SarahBeenySpringIssue2017 - 221
AT T I C M A K E O V E R ▲
WAS WORTH IT'
JO ALLEN, 31, IS AN INTERIOR DESIGN AFICIONADO AND HER HUSBAND JEM,
39, IS A RENOVATOR, SO SEEMED WELL-PLACED TO CONVERT THEIR ROOF
SPACE INTO A BEDROOM. BUT THERE WERE A FEW BUMPS ALONG THE WAY...
ne day, my husband turned to me and uttered
four little words: 'Let's convert the loft.' He went
on: 'Think of how much extra space we'll have.
It's only one room so won't take very long. And I
promise, it won't be messy...'
I believed him. But while converting the loft space of our
Victorian terrace home in the cathedral city of Lincoln was
many things; it was not easy, clean or quick.
It was hard - in many ways harder than converting the rest
of our entire home, which we managed to do in just seven
months back in 2012-2013.
It was messy, but you can't get away with repointing
brickwork, insulating roof spaces, building floors and
furniture and create no mess.
And it took just over two years. But that was, in part,
due to the fact that we insisted on doing 90% of the work
ourselves, not to mention the unfortunate setbacks we
suffered at the hands of confusing building regulations.
Combine all of that with our initial 'pet-project' approach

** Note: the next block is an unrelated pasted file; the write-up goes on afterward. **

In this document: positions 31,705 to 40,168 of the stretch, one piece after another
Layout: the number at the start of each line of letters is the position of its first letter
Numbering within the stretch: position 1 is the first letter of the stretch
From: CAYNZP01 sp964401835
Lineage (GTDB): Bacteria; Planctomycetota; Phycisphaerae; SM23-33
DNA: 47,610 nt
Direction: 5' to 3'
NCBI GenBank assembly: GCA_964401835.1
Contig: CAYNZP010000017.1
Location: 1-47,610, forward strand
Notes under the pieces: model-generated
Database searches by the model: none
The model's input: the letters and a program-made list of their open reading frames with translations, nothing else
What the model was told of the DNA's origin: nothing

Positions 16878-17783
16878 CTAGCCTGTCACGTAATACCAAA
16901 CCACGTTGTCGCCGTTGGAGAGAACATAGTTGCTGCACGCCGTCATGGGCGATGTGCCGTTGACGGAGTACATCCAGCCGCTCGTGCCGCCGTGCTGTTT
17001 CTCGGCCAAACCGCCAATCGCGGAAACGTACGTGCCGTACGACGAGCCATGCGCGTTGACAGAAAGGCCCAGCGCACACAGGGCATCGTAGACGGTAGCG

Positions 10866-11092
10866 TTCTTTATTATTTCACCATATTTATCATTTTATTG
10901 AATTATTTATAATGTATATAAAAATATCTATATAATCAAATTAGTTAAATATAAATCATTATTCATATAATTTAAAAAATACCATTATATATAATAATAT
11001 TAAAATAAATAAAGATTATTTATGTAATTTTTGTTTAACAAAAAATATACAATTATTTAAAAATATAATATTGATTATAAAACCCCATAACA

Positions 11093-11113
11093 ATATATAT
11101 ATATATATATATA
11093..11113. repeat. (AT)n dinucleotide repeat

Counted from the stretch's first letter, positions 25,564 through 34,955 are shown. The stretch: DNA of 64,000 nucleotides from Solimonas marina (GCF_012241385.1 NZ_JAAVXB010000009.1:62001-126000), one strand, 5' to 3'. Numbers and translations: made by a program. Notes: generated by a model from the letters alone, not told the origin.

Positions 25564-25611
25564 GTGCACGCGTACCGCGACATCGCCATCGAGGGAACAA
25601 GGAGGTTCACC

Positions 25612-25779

to the conversion, which saw us gradually tackle jobs over
a weekend here and there - and it becomes clear why we
weren't really worried about the original time frame.
THE S-BEND STAIRCASE
PROVED A FEARSOME
CHALLENGE TO BUILD
That attitude dramatically changed at the end of summer 2016,
when Jem and I discovered we were expecting a new addition
to our little family in May this year.
It turns out there's nothing like the due date of your first
child to give you renewed focus and a deadline.
As Jem works as a renovator, we rather cockily thought
the loft would be a doddle. How wrong we were.
This is a room that really didn't want to be converted.
Anything that could go wrong did so - it seemed the loft
was hell-bent on making progress as difficult as possible.
For example, when our structural engineer first paid us
a visit, he revealed that all the floorboards we'd laid - and all
the insulation we'd fitted underneath them - had to come out
because we'd been working to old regulations, and this shock
after taking someone's trusted advice, too.
It had been such a promising start. After speaking with
our local authority, we were thrilled to learn that we didn't
need any permissions to put in the four huge rooflights we
had already bought. The first luxury to go into the dark and
dingy attic, these rooflights immediately brought light into
what was going to be the crowning glory of our home.
The Duratech 1,180mm x 1,140mm glazed units not only
opened up the space, but finally allowed us to see exactly
what potential the new loft held - not to mention the
beautiful views of Lincoln's impressive cathedral and castle
that we were going to be able to enjoy.
That was pretty much where the structural engineer
stepped in and, through no fault of his own, shattered
any illusion of progress we'd made.
And so, rip-out number two began. Everything we had
worked on over the past few months had to be removed
and started again. Our first job now was to beef up our >
www.athomemagazine.co.uk MAY 2017 | 221